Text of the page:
The SEP points out
For Descartes argued in his 1644 Principles of Philosophy (see Book II) that the essence of matter was extension (i.e., size and shape) because any other attribute of bodies could be imagined away without imagining away matter itself. But he also held that extension constitutes the nature of space, hence he concluded that space and matter were one and the same thing.
An immediate consequence of the identification is the impossibility of the vacuum; if every region of space is a region of matter, then there can be no space without matter. Thus Descartes' universe is ‘hydrodynamical’ — completely full of mobile matter of different sized pieces in motion, rather like a bucket full of water and lumps of ice of different sizes, which has been stirred around. Since fundamentally the pieces of matter are nothing but extension, the universe is in fact nothing but a system of geometric bodies in motion without any gaps.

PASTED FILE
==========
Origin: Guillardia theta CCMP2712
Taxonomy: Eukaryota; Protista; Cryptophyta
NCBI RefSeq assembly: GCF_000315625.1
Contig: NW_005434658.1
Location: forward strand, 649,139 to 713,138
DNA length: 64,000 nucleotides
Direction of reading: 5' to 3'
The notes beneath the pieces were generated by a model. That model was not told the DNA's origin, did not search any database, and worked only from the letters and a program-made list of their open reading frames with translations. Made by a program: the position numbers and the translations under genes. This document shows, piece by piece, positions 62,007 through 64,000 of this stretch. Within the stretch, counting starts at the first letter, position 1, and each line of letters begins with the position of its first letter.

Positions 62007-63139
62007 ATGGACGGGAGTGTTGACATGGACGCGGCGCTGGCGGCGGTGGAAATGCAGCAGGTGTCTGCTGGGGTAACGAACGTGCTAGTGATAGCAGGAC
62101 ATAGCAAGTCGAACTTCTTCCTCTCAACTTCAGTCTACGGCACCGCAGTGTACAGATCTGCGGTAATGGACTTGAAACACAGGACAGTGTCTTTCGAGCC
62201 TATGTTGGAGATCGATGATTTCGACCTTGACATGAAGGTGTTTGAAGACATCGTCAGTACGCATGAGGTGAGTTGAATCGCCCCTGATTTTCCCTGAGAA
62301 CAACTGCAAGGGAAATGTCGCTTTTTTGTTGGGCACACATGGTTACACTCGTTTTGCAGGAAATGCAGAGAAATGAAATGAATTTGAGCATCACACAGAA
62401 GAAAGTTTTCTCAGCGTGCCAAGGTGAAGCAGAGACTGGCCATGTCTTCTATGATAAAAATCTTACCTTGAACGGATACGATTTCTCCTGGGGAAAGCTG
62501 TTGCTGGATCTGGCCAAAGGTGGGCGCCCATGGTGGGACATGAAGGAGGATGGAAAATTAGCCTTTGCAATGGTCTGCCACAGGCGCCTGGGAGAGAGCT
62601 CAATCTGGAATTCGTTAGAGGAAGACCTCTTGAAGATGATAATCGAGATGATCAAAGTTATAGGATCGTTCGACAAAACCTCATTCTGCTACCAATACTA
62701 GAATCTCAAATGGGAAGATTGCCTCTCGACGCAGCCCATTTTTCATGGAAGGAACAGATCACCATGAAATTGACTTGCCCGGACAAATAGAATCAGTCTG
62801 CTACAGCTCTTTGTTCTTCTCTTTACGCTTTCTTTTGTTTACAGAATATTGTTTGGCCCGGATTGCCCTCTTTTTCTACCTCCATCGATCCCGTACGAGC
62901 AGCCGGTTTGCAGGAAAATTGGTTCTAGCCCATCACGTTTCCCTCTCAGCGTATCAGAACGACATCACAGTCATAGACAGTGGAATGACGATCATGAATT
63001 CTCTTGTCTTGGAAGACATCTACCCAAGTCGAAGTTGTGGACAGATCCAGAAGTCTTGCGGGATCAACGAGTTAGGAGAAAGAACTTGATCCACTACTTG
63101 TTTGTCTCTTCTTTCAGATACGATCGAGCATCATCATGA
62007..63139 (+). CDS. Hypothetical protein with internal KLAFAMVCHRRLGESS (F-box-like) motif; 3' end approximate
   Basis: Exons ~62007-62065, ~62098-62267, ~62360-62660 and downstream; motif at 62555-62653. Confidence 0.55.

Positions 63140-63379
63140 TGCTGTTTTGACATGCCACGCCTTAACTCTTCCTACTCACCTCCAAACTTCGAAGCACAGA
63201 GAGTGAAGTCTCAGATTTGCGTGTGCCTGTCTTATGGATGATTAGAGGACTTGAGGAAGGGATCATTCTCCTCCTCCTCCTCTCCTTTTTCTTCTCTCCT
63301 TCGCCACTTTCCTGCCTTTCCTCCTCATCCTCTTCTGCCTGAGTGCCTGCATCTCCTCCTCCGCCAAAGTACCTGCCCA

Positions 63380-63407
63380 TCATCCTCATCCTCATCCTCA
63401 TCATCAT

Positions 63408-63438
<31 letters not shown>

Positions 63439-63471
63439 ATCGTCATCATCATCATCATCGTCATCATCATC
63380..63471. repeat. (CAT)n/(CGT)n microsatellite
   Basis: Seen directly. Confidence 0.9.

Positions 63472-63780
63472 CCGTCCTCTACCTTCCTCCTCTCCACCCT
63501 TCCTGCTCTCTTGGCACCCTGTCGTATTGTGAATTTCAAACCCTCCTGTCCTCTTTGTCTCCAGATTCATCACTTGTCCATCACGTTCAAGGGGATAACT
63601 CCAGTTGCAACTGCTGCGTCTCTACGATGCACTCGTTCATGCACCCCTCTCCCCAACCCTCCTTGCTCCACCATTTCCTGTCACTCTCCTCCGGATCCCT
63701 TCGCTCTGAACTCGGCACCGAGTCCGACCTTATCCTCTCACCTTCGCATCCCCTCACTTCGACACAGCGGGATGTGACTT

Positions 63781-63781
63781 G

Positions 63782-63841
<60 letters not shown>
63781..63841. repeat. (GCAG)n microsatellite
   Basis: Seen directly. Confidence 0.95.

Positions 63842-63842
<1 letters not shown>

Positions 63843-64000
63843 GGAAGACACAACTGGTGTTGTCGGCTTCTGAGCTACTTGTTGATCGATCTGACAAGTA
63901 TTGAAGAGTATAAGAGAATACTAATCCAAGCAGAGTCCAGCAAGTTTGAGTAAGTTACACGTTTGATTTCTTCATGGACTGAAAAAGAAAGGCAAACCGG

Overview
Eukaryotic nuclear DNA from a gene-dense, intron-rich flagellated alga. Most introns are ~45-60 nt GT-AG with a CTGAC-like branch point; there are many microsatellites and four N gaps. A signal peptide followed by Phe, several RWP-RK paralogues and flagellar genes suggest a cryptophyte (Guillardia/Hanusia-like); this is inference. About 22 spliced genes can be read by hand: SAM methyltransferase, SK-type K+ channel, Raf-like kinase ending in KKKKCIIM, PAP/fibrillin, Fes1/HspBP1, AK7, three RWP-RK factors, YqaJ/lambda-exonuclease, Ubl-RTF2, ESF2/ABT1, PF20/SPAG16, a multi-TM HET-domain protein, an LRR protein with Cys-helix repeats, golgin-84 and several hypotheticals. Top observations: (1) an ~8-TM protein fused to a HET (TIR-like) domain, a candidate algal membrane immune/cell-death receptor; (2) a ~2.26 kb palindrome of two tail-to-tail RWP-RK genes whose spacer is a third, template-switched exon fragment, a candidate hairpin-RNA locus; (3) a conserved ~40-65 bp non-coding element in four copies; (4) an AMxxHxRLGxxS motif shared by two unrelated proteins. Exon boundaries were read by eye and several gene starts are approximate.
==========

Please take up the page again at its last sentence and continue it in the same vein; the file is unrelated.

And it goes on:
A field being without gaps; should be subject to Parmenides argument: thus it should not move and be rigid; this on the face of it, seems quite surpising. But consider that a point of field, iin the usual sense, is contiguous with others - its neighbourhood; when the field has altered and we examine the same point; we see that it has the same neighbourhood - ie the principle of continuity.
This is of course very different from an electron concieved as a particle which when moved now occupies a different place or neighbourhood.
So, in this sense of motion, a field does as Parmenides point out, shows no motion - it is rigid; however this doesn't mean that it can't exhibit change which is a related notion - but how?